On the wrong way of identifying with Romeo and Juliet

In his lecture on William Shakespeare’s Romeo and Juliet, W. H. Auden observes that there are two wrong ways to identify with tragedy: one is complete identification and the other is complete differentiation.

We must combine identification and differentiation. The wrong way of identifying with Romeo and Juliet is to sympathize with their puppy love while saying, “I’m like Romeo and Juliet, even though I won’t commit suicide.” But Romeo and Juliet are not right to commit suicide, and we aren’t like them because we don’t love enough, not because we love as much but feel a moral distaste for suicide. Romeo and Juliet confuse romance and love. The ancient tragic character is one with whom fate is passionately offended. The modern tragic character is passionately related to an untruth that makes the tragedy. I myself have insufficient passion to be a hero. In ancient tragedy the moral is, “Take care not to offend the gods.” No martyr to truth, like Romeo, is possible in that drama, therefore, and no villain, who is passionately offended with truth, like Iago.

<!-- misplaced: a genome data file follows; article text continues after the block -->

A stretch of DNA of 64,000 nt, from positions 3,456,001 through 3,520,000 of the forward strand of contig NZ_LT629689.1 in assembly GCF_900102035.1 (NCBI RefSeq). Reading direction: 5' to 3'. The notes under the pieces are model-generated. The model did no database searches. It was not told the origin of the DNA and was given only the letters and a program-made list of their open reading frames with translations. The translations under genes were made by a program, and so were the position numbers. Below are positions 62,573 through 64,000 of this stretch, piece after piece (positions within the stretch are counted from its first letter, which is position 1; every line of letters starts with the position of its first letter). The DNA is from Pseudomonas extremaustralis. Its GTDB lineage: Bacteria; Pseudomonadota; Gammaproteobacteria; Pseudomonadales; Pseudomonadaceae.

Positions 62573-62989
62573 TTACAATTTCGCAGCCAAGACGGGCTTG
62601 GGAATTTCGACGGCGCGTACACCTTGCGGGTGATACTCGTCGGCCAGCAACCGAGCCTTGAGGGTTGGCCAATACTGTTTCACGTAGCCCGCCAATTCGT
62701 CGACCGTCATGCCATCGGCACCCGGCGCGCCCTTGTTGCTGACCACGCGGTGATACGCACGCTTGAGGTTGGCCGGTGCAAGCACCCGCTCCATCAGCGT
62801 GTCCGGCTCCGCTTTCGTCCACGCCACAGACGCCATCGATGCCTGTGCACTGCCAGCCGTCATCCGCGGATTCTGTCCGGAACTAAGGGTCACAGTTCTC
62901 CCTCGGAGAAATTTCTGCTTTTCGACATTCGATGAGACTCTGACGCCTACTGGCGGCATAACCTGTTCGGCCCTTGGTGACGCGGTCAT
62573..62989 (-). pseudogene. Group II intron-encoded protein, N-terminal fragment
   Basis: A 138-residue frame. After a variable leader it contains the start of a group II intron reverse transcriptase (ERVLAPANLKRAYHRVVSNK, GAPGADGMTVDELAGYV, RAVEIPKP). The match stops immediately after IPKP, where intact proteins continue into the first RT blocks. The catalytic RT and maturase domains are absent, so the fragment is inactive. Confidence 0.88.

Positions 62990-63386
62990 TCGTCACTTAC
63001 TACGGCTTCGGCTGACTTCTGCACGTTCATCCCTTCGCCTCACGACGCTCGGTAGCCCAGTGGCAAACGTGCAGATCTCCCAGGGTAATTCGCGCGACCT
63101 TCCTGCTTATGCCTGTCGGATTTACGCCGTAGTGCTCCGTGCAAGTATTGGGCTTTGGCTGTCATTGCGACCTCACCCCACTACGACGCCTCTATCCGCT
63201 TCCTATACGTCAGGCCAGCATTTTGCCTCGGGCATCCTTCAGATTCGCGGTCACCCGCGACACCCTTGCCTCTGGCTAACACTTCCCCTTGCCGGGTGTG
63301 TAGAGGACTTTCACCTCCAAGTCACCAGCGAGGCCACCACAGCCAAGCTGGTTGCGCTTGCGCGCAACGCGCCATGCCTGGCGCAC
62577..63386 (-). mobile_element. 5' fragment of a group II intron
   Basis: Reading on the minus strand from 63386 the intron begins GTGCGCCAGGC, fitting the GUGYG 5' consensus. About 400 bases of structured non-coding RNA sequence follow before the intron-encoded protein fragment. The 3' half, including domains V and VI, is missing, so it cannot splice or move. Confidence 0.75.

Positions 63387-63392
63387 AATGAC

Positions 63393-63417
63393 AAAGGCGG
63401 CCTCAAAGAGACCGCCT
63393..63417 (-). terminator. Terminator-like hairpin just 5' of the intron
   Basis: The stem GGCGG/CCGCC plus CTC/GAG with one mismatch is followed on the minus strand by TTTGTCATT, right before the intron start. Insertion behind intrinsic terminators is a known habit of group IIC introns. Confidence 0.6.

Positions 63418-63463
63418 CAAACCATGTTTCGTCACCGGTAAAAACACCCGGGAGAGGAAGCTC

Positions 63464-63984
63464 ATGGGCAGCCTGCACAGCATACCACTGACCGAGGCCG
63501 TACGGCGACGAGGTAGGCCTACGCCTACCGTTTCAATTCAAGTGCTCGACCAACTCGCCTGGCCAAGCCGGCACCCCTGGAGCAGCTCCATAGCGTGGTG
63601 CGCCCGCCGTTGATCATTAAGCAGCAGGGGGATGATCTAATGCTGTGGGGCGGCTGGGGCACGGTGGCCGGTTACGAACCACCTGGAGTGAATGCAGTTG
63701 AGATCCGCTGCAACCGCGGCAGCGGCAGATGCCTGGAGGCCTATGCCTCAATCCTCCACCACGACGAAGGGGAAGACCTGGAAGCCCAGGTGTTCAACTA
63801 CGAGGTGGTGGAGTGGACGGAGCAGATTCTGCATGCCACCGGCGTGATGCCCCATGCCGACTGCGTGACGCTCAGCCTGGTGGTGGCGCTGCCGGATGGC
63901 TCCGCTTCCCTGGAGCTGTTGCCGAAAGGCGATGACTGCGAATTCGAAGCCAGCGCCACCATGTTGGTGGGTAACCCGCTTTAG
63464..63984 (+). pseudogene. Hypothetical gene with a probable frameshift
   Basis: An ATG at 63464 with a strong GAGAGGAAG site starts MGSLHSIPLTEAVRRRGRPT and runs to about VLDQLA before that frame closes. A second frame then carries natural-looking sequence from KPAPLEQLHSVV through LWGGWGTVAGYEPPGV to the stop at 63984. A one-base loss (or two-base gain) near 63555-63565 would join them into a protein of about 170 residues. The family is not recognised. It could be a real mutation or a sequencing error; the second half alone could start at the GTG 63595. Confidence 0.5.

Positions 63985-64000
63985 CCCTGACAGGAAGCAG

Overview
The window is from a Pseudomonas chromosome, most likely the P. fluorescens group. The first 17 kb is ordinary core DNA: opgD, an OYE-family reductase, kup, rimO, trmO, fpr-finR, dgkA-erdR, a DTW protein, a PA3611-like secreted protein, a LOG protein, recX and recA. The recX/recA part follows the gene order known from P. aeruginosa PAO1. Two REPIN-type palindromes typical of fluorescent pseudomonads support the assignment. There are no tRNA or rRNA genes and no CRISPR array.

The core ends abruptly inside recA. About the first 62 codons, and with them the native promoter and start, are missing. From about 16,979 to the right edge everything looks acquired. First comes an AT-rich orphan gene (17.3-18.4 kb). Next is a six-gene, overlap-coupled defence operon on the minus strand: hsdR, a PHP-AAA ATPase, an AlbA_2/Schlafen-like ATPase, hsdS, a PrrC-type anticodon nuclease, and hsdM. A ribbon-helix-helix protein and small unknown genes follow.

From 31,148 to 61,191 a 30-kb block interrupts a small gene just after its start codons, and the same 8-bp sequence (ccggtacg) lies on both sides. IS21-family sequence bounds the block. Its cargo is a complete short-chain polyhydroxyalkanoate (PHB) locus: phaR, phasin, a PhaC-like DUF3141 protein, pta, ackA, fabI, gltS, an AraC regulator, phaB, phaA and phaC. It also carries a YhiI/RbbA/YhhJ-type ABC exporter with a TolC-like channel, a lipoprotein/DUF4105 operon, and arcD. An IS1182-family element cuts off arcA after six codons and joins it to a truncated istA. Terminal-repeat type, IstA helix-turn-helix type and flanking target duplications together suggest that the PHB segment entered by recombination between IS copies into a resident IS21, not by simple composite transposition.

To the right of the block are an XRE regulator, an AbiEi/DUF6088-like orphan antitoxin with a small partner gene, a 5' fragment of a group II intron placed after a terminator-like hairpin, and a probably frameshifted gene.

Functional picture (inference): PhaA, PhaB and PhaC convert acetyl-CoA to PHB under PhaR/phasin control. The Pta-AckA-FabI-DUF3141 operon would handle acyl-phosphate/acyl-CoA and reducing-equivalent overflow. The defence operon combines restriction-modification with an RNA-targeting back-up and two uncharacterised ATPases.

Lectures on Shakespeare

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